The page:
There has never been and there never will be any such thing as a “proletarian State”, a “socialist State”, etc., in the usual meaning of the terms. The massive power of the working class, which at the same time represents the interests of the majority of society, is a State power only in the sense that it must destroy the capitalist relations of exploitation and domination. As a result, it must use violence to expropriate all the means of production and social wealth from the capitalists, and to prevent, by force if necessary, any attempt by the old ruling class to restore its material position, as well as any activity which, carried out by any social force (economic, political or ideological), incites the reestablishment of class division.
But it is the people in arms who must directly exercise this dictatorship against the capitalists, rather than a “workers government”. In the system of workers councils all the delegated political functions of the social organization will be exercised in rotation by the workers themselves, always subject to instructions from the base and revocable at any time.
The suppression of the State is therefore a process that begins with the radical destruction of the State, as that word is currently understood. This will be followed, once the classes and social inequalities inherited from capitalist society have disappeared, by the extinction of political power as such. Once this has taken place, with the free development of society on the premise that the free development of each is the precondition for the free development of all, the moment will arrive when even the simple formulation of laws will become superfluous: then, anarchy, as the supreme stage of human freedom, will have been achieved.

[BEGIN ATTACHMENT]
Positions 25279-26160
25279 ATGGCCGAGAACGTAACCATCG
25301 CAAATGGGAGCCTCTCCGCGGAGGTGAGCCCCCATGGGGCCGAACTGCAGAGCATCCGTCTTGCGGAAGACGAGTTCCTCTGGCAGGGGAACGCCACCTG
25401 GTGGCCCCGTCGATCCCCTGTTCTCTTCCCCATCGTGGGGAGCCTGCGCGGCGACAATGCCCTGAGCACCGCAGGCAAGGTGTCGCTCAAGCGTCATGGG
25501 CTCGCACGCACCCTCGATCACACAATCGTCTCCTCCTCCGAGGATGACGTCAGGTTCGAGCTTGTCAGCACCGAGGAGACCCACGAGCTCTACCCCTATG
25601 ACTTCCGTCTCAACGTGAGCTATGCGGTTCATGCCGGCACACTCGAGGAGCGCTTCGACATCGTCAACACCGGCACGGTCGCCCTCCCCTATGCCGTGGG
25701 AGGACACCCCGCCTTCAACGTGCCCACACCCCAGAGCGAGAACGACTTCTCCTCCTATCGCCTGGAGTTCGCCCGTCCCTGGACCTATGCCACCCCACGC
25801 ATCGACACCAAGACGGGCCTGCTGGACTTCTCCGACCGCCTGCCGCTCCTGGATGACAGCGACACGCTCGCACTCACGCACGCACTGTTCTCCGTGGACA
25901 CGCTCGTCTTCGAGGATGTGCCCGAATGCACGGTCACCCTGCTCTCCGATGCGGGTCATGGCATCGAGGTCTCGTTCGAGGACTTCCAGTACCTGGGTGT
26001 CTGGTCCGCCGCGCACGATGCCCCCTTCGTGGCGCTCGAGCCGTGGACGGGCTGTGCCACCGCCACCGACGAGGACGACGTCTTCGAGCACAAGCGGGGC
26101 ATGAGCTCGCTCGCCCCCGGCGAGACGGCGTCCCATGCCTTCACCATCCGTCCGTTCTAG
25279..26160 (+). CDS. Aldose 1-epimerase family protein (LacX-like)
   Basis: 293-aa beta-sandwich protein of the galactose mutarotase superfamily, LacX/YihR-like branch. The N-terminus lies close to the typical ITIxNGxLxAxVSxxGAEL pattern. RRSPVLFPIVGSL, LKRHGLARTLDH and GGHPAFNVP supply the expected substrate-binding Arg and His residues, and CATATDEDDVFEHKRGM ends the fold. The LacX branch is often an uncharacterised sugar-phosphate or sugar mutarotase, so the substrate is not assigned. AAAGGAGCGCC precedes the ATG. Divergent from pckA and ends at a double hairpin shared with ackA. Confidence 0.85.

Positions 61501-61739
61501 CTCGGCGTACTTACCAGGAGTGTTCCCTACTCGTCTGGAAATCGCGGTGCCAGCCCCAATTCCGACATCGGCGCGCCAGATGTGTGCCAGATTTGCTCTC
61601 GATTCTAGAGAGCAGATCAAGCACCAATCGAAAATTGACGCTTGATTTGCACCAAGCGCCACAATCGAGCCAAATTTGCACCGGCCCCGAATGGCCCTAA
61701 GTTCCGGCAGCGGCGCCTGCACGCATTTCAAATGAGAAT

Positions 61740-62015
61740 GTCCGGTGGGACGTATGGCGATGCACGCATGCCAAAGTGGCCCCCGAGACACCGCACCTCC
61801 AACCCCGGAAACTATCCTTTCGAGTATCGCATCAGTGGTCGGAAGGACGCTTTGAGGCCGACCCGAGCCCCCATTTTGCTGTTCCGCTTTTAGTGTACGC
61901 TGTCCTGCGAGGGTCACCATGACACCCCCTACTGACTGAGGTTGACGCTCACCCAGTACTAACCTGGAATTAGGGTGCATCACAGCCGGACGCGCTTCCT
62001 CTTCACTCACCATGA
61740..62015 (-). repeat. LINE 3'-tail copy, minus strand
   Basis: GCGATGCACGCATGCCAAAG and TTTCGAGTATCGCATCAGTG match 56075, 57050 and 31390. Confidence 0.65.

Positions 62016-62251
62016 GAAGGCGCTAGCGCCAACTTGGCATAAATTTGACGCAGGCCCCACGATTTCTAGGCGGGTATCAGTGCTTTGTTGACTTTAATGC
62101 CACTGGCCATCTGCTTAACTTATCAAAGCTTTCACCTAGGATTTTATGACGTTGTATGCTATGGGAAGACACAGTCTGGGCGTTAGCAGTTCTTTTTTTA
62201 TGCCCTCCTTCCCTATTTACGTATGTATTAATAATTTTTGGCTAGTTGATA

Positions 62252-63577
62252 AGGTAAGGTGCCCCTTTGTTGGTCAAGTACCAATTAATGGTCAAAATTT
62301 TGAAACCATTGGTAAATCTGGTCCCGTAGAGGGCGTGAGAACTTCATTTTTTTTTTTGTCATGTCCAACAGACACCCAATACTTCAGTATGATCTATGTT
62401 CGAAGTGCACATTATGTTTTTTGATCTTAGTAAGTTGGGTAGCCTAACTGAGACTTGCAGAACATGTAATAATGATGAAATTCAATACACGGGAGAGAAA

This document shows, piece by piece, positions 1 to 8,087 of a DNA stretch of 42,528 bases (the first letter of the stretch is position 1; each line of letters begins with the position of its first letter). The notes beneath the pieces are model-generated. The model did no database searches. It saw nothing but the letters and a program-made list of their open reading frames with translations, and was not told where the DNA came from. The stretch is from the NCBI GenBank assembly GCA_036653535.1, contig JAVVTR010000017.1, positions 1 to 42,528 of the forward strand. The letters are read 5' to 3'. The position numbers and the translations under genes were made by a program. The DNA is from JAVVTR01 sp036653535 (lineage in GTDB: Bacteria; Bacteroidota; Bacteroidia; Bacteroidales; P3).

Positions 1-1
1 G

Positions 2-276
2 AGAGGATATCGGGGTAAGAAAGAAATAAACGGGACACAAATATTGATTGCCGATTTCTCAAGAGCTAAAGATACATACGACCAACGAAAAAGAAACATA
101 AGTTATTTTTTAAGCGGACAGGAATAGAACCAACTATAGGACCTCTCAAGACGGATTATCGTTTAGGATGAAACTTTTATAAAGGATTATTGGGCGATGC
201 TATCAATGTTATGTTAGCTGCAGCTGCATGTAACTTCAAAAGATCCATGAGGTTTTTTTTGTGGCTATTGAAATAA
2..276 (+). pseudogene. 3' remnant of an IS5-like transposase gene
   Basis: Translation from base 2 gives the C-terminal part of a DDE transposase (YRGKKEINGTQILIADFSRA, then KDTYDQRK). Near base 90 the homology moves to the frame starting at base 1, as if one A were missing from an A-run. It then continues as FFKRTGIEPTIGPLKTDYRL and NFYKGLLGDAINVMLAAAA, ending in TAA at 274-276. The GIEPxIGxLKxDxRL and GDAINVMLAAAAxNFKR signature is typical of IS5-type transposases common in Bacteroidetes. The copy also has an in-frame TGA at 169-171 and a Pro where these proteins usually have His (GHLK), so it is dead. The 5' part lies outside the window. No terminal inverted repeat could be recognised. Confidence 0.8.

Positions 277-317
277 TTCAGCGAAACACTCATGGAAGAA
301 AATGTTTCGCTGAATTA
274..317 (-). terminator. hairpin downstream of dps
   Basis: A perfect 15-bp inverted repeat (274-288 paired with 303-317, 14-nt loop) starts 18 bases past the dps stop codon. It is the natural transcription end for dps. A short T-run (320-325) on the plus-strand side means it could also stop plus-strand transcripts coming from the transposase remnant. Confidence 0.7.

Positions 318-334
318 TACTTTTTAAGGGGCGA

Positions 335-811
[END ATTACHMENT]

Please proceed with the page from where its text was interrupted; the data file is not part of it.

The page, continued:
The antibolshevik communists see the development of working class autonomy, spurred by necessity, and maturing through struggles, as the key to the development of revolutionary class-consciousness.
It is not the spread of revolutionary theory, but the development of the individual and collective self-activity of the class—first with the spontaneous struggle, then with increasingly more cohesive organization—that impels the development of proletarian consciousness towards communism.
The real communist movement is the action of the proletariat when it has become aware of the necessity and the possibility of abolishing the capital relation and all class relations.
For all these reasons, the antibolshevik communists fight openly against all forces that set themselves in opposition to the development of workers autonomy, both at the practical level as well as on the plane of consciousness, and that act by discounting or distorting the class’s own spontaneous practice, sowing doubt in the class concerning its ability to transform society by its own efforts through mass action, placing obstacles in the path of its initiatives or attempting to appropriate its achievements for political gain.
Against these forces, which embody leadership politics, we defend a class politics.